Q: Is it terrible to accept a job offer and then back out? I have done some reading on this, and a lot of articles suggest it is unethical, will ruin your reputation, and essentially is a nasty thing to do. Yet no one claims it’s “unethical” if the employer does the same thing.
Here’s my situation: I had a bit of a falling out with another manager in my current job. The company really needs me, so they don’t want me going anywhere, but the confrontation was pretty ugly and unacceptable to me, and it isn’t the first time, and nothing is ever done about it. So I started to look around and interview and got an offer.
However, a few things happened since I accepted. First of all, I feel like the offer letter I got was a little pushy. It stated that I would have less than two weeks of notice to give and suggested that if I did not sign the offer and agree to the terms within a day, it would be rescinded. I am really bad at confrontation, so I just signed it. But it has come to bother me that they acted that way about it.
Also, they have been contacting me to send me some reports that they want me to review before I start. I don’t mind that, although I think it is a little cheeky to assign me 200 pages of reading before I have even begun working for them. But I strongly dislike how they end emails with “let me know by the end of the day that you received this,” and if I don’t reply within a couple of hours they begin calling my cell phone. On the whole, I just have a bad feeling about it, about their pushiness and the way they have handled this.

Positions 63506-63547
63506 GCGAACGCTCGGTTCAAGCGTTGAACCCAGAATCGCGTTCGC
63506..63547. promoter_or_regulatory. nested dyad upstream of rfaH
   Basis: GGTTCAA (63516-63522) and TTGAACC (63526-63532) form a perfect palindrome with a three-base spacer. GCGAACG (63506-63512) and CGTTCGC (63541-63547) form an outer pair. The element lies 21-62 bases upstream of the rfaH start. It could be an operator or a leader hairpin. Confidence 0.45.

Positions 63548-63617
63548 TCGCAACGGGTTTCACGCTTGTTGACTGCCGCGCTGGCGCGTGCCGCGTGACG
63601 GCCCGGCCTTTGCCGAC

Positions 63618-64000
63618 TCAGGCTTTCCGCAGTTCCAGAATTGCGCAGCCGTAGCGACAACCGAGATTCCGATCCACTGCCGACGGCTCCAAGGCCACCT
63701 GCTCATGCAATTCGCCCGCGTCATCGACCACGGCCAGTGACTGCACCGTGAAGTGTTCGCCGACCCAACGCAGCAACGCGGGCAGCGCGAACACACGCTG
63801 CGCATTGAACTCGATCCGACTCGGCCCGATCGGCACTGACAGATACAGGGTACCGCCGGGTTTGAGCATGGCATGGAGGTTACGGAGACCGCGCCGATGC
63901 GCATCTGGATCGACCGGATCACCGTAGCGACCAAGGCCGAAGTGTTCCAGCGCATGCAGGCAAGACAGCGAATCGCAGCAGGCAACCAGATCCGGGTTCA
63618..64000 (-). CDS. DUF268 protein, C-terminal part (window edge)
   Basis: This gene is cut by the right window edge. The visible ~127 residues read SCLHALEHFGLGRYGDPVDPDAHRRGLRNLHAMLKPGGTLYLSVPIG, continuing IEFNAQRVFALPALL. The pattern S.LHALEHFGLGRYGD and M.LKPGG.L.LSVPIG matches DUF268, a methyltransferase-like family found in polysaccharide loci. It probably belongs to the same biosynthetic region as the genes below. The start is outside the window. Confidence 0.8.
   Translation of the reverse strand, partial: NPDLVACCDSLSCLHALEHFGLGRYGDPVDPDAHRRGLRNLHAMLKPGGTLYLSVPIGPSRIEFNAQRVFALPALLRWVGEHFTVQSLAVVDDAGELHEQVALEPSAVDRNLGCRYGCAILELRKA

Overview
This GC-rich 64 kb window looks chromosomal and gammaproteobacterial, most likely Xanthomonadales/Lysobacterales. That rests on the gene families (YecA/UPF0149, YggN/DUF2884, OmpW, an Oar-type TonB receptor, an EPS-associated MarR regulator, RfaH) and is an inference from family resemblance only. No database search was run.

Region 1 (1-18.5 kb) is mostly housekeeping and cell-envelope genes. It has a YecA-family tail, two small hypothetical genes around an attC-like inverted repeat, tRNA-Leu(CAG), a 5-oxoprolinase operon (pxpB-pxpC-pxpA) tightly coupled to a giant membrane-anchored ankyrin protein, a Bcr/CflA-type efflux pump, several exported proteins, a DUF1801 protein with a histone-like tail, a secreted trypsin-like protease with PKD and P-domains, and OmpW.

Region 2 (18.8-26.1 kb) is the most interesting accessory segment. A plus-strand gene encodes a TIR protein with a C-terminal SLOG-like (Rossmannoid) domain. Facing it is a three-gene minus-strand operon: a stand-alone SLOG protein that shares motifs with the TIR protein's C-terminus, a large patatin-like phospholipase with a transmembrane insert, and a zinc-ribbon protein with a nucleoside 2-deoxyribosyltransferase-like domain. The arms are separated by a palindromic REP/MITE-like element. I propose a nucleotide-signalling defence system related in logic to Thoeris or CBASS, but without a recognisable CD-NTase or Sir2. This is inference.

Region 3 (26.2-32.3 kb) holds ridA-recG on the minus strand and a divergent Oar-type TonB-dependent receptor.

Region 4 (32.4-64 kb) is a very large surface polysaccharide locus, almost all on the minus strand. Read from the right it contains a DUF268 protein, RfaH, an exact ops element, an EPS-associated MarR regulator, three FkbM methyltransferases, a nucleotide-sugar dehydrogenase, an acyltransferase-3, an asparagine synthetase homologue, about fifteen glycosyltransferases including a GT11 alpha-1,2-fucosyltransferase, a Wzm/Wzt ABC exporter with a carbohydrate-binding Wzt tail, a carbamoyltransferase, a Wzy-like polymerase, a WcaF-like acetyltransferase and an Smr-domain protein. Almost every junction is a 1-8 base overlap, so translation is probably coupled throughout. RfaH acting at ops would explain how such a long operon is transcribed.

The more I consider my current situation too, the more I realize I am throwing away something I value. Granted, the problem that drove me to this is not insignificant, but the benefits of my current position outweigh the downsides in some ways. I am one of the founders of the company, and the clients are largely my connections, so it is pretty serious that I am going.
Can I change my mind? How do I tell them? I am supposed to start in less than a week.
A: Yes, you can change your mind.
It won’t be welcome news to them, obviously, but it’s better to back out now than to end up in a job you don’t want to be in and that you’re feeling queasy about.
But should you? Well, the stuff that’s setting off alarm bells for you might indeed be harbingers of worse to come once you’re working there. People shouldn’t be pushy with offer letters, they shouldn’t push currently employed candidates to leave their jobs with less than two weeks of notice (unless it’s for a rare good reason and they explain why), they shouldn’t give you 200 pages of reading before you start, and they definitely shouldn’t expect you to answer their emails within a few hours while you’re not yet working for them.
That said, it’s also possible that this stuff doesn’t indicate serious problems there. I’d want to know more about what you observed about them before the offer stage. Did you do due diligence, talk to multiple people there, talk to anyone in your network connected to them, ask good questions, and generally work to understand what they’re like and what you’d be signing up for? If you did and you felt comfortable, I wouldn’t necessarily throw all that out now.